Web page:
Third issue of the Jordaens Van Dyck Journal is now available

Published on 14.04.2022

The Jordaens Van Dyck Panel Paintings Project proudly announces the publication of the third issue of the multidisciplinary open-access Jordaens Van Dyck JournalThe April issue is now available online and to print on demand.

Following the inaugural issue that introduced the Project’s aims and methodologies and the second issue, which illustrated how these techniques were combined to produce new findings. Issue 3 explores a further dimension of the Project’s study. The sheer volume of panel paintings examined – 296 in 112 collections in 14 countries – has produced a data set of unparalleled art historical scope which is all being made available in open access.

Issue 3

In this issue Justin Davies and Ingrid Moortgat present their discovery of a panel maker’s mark, one of only three now known, bearing the monogram VHB, which they confidently identify as the mark of Hans Van Beemen.

In another article, Justin Davies describes how the appearance of a Van Dyck panel at auction in Berlin in 2015 led to the discovery of the existence of a previously unknown set of the artist’s Apostles paintings.

The Project’s examination of panels has produced some startling results, especially the number of panels sharing planks from the same tree, within the same panel and even across different artists’ studios. The findings of this survey, the implications for attribution and the light it shines on studio practice are presented in a pair of articles by Andrea Seim and Justin Davies.

Complementing the article on Van Dyck in Issue 2, Joost Vander Auwera draws important new conclusions about Jordaens’s use of panels and his patronage of individual panel makers through the phases of his long career.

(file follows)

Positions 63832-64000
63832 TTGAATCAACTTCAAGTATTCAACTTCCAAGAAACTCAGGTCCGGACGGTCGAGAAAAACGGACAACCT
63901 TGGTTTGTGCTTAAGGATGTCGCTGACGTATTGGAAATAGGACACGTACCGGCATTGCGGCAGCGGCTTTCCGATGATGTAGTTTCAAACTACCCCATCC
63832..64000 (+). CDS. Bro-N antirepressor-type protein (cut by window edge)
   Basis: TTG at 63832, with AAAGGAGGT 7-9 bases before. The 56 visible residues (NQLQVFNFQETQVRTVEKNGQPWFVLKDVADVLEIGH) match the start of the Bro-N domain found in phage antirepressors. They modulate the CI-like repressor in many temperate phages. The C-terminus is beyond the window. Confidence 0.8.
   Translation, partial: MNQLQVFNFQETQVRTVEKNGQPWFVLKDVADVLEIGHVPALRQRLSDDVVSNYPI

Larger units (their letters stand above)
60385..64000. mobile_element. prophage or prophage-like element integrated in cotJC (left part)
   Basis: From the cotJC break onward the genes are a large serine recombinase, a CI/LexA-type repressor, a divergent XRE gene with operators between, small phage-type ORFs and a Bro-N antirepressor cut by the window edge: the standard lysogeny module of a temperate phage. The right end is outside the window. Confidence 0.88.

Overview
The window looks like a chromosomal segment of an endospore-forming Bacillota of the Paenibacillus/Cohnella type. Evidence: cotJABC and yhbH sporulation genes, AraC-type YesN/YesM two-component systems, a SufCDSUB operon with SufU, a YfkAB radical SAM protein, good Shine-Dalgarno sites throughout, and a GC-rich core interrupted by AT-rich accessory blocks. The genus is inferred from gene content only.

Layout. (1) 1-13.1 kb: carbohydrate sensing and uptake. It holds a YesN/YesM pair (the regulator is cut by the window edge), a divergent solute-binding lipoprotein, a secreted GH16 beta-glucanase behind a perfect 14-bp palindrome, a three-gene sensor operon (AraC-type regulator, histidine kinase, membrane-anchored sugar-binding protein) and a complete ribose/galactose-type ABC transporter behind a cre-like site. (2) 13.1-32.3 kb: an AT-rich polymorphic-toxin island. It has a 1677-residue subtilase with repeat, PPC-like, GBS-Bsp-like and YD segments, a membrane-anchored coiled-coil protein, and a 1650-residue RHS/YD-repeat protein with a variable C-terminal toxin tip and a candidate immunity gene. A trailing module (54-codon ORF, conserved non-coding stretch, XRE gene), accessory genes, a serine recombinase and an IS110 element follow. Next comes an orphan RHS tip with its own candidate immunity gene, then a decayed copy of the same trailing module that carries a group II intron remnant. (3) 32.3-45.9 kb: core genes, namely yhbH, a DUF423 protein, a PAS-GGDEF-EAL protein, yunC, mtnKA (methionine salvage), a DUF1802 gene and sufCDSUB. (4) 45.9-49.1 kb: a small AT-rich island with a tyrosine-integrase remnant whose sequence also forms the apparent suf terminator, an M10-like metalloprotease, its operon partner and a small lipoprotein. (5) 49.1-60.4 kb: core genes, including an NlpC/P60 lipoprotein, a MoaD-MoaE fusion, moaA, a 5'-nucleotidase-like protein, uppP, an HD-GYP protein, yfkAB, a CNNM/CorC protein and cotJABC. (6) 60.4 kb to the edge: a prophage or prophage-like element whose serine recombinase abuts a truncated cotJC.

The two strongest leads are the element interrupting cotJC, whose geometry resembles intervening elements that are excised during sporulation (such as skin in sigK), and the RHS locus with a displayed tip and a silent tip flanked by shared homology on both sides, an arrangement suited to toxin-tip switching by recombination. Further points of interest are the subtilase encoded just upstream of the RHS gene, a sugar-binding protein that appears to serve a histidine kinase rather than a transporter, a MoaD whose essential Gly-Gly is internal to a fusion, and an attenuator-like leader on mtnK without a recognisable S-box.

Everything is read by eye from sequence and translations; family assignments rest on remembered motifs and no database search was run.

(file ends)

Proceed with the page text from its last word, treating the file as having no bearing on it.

Justin Davies gives a thorough introduction to Van Dyck’s Apostles panels examined by JVDPPP and introduces dendrochronological and documentary evidence revealing a later date for these paintings than most art historians had previously thought.

Two articles make a case study of sets of Apostles attributed to Van Dyck’s workshop, a little-known set of 10 at the Božidar Jakac Art Museum in Slovenia and five copies at the Musée des Beaux-Arts et d’Archéologie in Besançon, which were previously unpublished in the Van Dyck literature. Johannes Edvardsson shows how dendrochronology and panel makers’ marks can place the sets within a date and workshop context. Alexis Merle du Bourg explores their subsequent provenance.

Ingrid Goddeeris studies the Belgian art dealer Léon Gauchez and his pursuit of Van Dycks and other Flemish masters.

In the final article, James Innes-Mulraine goes in search of Van Dyck’s London studio, using the archives and old engravings, and discovers the present-day location where King Charles I visited Van Dyck in the 1630’s and the artist hung his famous collection of Titian paintings.

Continue to the journal by following this link.